There is an opinion that scarcity of resources is one of the greatest problems which forces space exploration to grow. The Earth is overloaded with greedy waste of water, minerals fossil fuels which can’t be produced as fast as humanity wastes them. By going to another planet, scientists hope to find alternative sources such as energy. And also, the belief that humankind is not alone in the universe gives hope to discover some evidence of extraterrestrial life outside Earth. But there are many places we haven’t explored on our planet; the most important instance is oceans. Humanity has explored less than 5 percent of the oceans that contain 80% of all life on earth (Watson). Most mineral resources, such as coal, oil, gas, lie under the ocean. Also, unexplored life hides somewhere in the deep waters of the oceans. For example, underwater volcanic plumes are so active that while the new cone is building, the population of animals in those places increases. New species of animals have been found near the cone which appeared there because of unusual environmental conditions. (Chadwick) So underneath the ocean depth there are unrevealed resources and discoveries, which can be the keys to human survival. No one says that to study the cosmos will be bad idea, but people should first discover all the places that are on Earth and only then consider going beyond its confines. Proponents of space research believe that exploring space helps to develop space tourism, which will boost the economy in the future. However, people can not travel to space when they want it because it is expensive and not all countries can send humans into space.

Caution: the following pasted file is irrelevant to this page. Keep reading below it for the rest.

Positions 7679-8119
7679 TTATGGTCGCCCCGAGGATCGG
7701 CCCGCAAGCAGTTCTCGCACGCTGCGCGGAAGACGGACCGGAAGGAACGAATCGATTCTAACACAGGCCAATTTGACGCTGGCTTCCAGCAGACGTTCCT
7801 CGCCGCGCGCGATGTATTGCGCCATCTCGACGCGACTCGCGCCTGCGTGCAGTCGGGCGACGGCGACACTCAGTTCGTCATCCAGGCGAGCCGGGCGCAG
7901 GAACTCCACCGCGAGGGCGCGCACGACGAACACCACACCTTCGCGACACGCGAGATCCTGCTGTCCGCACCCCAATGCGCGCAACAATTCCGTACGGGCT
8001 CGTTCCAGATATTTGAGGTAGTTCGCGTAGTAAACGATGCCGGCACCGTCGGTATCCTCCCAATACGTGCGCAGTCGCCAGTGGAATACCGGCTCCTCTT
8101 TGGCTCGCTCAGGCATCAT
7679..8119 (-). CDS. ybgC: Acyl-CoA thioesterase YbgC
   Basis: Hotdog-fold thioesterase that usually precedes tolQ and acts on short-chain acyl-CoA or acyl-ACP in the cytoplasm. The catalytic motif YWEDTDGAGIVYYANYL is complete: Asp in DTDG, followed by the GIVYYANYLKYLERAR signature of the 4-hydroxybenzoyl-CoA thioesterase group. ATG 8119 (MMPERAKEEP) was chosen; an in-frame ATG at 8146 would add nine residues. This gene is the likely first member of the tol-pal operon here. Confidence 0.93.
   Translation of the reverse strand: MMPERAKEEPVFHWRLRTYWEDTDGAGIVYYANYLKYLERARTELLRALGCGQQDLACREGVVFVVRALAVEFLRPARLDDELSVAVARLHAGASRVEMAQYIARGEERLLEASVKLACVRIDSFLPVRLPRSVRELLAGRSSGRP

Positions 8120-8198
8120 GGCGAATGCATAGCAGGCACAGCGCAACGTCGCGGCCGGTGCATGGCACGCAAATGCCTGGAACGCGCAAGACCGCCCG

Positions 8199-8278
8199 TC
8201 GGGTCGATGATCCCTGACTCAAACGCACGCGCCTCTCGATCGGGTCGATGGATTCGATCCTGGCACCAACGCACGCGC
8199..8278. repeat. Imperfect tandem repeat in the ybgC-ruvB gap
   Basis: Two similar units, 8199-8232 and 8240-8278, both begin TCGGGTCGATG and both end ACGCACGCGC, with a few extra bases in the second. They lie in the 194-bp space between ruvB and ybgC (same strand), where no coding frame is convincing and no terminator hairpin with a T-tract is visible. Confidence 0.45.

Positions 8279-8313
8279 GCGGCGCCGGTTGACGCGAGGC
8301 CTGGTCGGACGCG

In some countries space flight has become a popular activity which attracts attention and investments. However, the popularity of underwater tourism is growing. There are already ongoing projects of underwater hotels, such as Discus in Dubai or Poseidon in Fiji. For example, at Poseidon, a week with multiple nights in each type of suite will cost $15,000 per person, including piloting lessons in a mini-submarine and a personal butler to move from one room to another (O’Mara). It isn’t the cheapest entertainment, but it is far less expensive than the spaceflight. Moreover, spaceflight will be cost a $20,000 deposit is required on each individual $200,000 ticket (Susan Breslow Sardone). In recognition of the booming underwater business, Triton and U.S. Submarines have a subsidiary company developing underwater commercial and residential buildings, primarily in the Middle East. Soon all these activities will become more popular and accessible. Supporters of exploring outer space claim that studying space gives more information about the influence of planets, stars and satellites on Earth’s activity. According to this opinion, understanding of outer space will help to grasp the processes on Earth. But the most important current processes can be predicted from Earth.